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shameless pleading

Ginchy

I wonder if he ever washed that comb.

Dear Word Detective: I’m wondering about the origin of the adjective “ginchy,” 1950′s slang for “cool,” “neat,” etc. If you could answer this question, you’d be the ginchiest! — Nerdmonkey.

That’s an interesting question. So fasten your seatbelts and we’ll set the Wayback Machine for the wild, wacky world of 1950s teen slang (in which there were, ironically, no seatbelts to fasten). Way back in 1954, my parents, William and Mary Morris, produced a small brochure titled “The Real Gone Lexicon.” Based on information submitted by readers of my father’s newspaper column (“Words, Wit and Wisdom”), the pamphlet was a collection of teen slang as it was spoken at that time (at least by the teen-aged children of my father’s readers).

Unfortunately, while the Real Gone Lexicon included such outlandish terms as “gasser” (something great) and “smearfink” (an “all-around dope”), apparently none of their readers mentioned “ginchy.” But that may be because, in 1954, the term didn’t yet exist.

According to every source I’ve found, including the Oxford English Dictionary, “ginchy” barely made it under the wire as 1950s slang. It seems to have first been used in a wildly popular 1959 song called “Kookie Kookie — Lend Me Your Comb,” recorded by actor Edd Byrnes and singer Connie Stevens. Edd (not a typo) Byrnes was a teen sensation at the time because he played “Kookie” Kookson in the hit ABC TV detective drama “77 Sunset Strip.” In the series, Kookie, who wore his hair in a 1950s “ducktail” pompadour, worked as a nightclub parking attendant but moonlighted as an assistant to two real private investigators (played by Efrem Zimbalist, Jr. and Roger Smith). Given any pause in the action, Kookie would inevitably whip out his comb and groom his hair, so when it came time to capitalize on Kookie’s fame with a pop song, the focus was naturally on his comb. This may all sound insipid, but I’ll bet there’s a graduate program in Kookie Studies out there somewhere. If nothing else, Kookie was clearly the inspiration for Arthur Herbert Fonzarelli (aka The Fonz, played by Henry Winkler) on the TV series “Happy Days.”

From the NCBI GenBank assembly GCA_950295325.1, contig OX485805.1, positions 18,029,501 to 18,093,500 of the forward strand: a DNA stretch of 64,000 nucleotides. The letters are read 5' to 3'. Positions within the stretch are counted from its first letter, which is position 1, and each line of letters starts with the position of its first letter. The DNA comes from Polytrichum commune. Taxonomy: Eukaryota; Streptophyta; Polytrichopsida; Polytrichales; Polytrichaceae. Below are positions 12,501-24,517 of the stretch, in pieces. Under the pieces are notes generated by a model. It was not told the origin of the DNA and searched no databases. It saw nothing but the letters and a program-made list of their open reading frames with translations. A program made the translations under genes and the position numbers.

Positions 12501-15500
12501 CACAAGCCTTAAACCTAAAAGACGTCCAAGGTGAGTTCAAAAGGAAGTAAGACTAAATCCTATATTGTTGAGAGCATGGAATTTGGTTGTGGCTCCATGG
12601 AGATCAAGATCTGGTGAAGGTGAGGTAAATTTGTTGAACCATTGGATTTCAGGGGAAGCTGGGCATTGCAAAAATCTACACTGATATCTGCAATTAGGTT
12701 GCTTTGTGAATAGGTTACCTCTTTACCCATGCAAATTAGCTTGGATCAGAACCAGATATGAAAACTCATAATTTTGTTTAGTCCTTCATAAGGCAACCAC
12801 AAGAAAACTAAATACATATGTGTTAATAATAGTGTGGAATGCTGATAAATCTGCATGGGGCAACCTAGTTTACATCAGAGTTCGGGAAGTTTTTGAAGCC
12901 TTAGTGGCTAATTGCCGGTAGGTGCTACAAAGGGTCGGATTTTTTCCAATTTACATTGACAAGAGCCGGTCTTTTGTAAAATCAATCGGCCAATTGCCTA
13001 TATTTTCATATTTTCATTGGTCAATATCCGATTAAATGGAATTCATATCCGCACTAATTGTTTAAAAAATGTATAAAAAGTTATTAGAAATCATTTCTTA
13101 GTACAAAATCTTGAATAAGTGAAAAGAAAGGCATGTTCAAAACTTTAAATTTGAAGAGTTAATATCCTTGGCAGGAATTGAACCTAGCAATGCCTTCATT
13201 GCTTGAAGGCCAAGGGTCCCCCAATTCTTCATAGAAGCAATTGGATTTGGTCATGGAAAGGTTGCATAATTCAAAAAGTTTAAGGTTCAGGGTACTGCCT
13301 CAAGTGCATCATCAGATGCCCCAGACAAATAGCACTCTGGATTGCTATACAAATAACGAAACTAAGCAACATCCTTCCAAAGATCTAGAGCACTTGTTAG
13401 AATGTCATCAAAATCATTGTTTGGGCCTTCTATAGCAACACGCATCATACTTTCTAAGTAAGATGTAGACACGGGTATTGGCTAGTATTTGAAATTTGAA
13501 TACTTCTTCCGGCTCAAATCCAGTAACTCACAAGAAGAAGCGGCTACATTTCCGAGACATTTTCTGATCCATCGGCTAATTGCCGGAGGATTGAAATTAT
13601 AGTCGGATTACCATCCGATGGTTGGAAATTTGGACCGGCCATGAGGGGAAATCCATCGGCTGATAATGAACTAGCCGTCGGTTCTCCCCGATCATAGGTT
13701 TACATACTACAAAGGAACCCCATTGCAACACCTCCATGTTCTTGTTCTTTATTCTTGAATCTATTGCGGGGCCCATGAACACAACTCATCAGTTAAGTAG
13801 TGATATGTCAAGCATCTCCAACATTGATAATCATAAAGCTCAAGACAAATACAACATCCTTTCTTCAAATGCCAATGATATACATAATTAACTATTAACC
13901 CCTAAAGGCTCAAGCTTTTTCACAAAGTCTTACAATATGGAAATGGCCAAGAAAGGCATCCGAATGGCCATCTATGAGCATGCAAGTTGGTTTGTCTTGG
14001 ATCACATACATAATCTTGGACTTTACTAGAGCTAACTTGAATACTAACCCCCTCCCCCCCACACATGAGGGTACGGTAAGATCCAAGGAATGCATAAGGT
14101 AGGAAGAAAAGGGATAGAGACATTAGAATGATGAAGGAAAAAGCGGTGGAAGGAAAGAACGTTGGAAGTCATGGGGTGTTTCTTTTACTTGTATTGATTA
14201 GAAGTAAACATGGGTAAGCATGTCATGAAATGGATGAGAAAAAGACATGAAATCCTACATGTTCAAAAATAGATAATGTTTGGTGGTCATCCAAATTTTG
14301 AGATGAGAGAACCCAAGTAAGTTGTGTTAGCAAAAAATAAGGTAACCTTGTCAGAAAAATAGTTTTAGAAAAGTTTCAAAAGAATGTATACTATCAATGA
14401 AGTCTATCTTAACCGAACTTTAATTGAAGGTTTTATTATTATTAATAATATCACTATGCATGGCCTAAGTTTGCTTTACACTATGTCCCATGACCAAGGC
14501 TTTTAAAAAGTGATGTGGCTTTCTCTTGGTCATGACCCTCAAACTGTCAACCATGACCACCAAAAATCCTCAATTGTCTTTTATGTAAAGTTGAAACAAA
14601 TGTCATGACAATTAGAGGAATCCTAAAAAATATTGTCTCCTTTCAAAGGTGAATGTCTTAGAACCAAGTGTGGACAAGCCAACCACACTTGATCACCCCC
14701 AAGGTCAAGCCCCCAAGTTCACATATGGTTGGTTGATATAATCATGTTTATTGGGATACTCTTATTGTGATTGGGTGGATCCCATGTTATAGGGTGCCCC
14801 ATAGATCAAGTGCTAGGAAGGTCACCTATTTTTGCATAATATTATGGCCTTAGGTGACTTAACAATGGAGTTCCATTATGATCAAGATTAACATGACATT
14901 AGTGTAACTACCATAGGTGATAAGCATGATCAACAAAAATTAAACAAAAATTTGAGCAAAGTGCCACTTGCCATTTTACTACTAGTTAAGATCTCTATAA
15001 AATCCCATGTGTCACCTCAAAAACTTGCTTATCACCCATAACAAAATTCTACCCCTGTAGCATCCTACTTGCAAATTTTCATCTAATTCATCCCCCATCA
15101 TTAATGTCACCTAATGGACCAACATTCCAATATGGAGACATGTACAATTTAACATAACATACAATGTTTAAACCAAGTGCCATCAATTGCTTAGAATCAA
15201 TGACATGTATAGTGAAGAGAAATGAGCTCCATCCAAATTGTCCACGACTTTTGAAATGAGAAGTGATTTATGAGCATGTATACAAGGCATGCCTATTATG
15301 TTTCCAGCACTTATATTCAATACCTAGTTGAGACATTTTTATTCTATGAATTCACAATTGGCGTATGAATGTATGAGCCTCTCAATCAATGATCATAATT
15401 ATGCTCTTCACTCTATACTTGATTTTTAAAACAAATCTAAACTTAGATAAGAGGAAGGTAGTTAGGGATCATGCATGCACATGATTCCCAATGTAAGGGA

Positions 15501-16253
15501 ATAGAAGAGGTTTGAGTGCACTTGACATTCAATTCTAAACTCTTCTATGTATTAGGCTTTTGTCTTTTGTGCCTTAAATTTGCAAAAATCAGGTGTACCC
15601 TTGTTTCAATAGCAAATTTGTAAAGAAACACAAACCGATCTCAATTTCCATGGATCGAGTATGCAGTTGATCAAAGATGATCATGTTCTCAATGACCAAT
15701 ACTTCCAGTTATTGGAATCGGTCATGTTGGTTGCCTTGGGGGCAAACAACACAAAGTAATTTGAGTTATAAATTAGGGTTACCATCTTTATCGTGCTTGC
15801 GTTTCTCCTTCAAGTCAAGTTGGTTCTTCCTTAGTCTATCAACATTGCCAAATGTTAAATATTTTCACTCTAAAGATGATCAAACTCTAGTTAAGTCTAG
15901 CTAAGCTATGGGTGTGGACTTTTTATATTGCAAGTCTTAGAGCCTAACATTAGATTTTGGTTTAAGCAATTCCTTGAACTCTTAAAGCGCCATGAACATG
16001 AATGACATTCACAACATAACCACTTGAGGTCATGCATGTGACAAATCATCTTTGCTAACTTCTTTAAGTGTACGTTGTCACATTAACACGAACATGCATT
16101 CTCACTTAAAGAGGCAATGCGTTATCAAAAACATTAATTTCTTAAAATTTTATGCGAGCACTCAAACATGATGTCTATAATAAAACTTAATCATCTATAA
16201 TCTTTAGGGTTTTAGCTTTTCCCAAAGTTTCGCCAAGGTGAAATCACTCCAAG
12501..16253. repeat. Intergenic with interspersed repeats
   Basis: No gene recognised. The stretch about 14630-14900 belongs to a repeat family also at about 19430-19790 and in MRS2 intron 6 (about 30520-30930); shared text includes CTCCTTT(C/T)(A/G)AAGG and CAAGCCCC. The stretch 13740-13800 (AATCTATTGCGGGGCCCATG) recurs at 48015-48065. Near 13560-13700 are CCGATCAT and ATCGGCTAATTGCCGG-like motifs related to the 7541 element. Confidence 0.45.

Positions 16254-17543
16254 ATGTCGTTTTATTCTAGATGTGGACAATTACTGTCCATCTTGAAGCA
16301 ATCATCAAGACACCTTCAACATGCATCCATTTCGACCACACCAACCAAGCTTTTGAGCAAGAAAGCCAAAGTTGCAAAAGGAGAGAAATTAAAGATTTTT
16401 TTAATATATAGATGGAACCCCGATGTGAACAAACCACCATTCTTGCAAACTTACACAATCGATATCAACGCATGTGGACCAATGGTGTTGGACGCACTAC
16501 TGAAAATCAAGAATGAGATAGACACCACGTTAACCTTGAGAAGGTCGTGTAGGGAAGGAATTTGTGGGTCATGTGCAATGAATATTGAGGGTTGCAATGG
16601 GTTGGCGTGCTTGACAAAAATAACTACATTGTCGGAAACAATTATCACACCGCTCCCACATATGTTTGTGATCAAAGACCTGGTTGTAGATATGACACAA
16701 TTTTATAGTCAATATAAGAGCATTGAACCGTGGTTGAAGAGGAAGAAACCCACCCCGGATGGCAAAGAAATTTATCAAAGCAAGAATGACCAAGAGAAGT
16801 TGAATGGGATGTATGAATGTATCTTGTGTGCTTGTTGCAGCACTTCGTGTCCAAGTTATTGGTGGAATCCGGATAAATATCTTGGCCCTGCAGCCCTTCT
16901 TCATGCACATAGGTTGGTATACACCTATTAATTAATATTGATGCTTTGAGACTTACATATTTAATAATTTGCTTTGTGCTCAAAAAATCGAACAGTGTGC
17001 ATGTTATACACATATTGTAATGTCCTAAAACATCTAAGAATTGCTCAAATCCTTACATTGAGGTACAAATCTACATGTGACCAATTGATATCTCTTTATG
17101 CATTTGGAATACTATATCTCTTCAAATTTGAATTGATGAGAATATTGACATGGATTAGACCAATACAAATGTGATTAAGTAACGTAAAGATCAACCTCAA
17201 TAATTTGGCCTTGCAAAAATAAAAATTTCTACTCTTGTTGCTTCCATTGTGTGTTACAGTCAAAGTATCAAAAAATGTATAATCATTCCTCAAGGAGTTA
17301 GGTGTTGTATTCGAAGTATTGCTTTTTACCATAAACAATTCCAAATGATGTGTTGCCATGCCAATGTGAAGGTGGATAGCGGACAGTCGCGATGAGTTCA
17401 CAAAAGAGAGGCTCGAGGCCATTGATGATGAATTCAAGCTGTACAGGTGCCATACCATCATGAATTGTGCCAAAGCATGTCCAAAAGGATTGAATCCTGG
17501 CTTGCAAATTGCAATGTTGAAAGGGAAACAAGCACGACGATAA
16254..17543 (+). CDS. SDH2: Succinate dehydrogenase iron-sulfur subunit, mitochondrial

“Kookie Kookie” definitely contains the line “B-a-aby, you’re the ginchiest!”, but it’s likely the word had previously been used in the show by Kookie, who spoke almost entirely in hipster slang. It definitely became associated with Byrnes (who went on to a respectable movie career). “Ginchy” attained a moderate degree of popularity as a slang term in the 1960s, but lacked the staying power of “groovy” or “cool.” Apparently “ginchy” was also associated with the character of Gidget, a late 1950s and 1960s franchise of books, movies and a TV show (starring Sally Field) created by author Arthur Kohner in his 1957 novel “Gidget, the Little Girl with Big Ideas.” (The nickname “Gidget” was a blend of “girl” and “midget” and the character was based on Kohner’s daughter Kathy). Gidget’s use of “ginchy” must have come in the later books, movies and TV show, since Kookie’s use of the word apparently is the first recorded use.

The roots of “ginchy” are uncertain. It may be related to the earlier (1930s) “ginch,” a somewhat crude slang term for an attractive woman (“He found himself walking away beside this lithe, bright-eyed, altogether luscious ginch in the tennis frock,” 1934), which is itself of unknown origin.

Interestingly, “ginchy” seems to have mutated a bit in the 1970s, showing up being used to mean “jumpy” or “apprehensive” (“I got very ginchy about being left alone with Eileen, very hopeful and very anxious both at once,” 1970). A poster on the American Dialect Society mailing list ADS-L last year noted “ginchy” being used to mean “wary” or “leery” (“But some physicians are ginchy about the potential long-term effects of using hormones,” 2003), which is about as far from Kookie’s “ginchy” as you can get.

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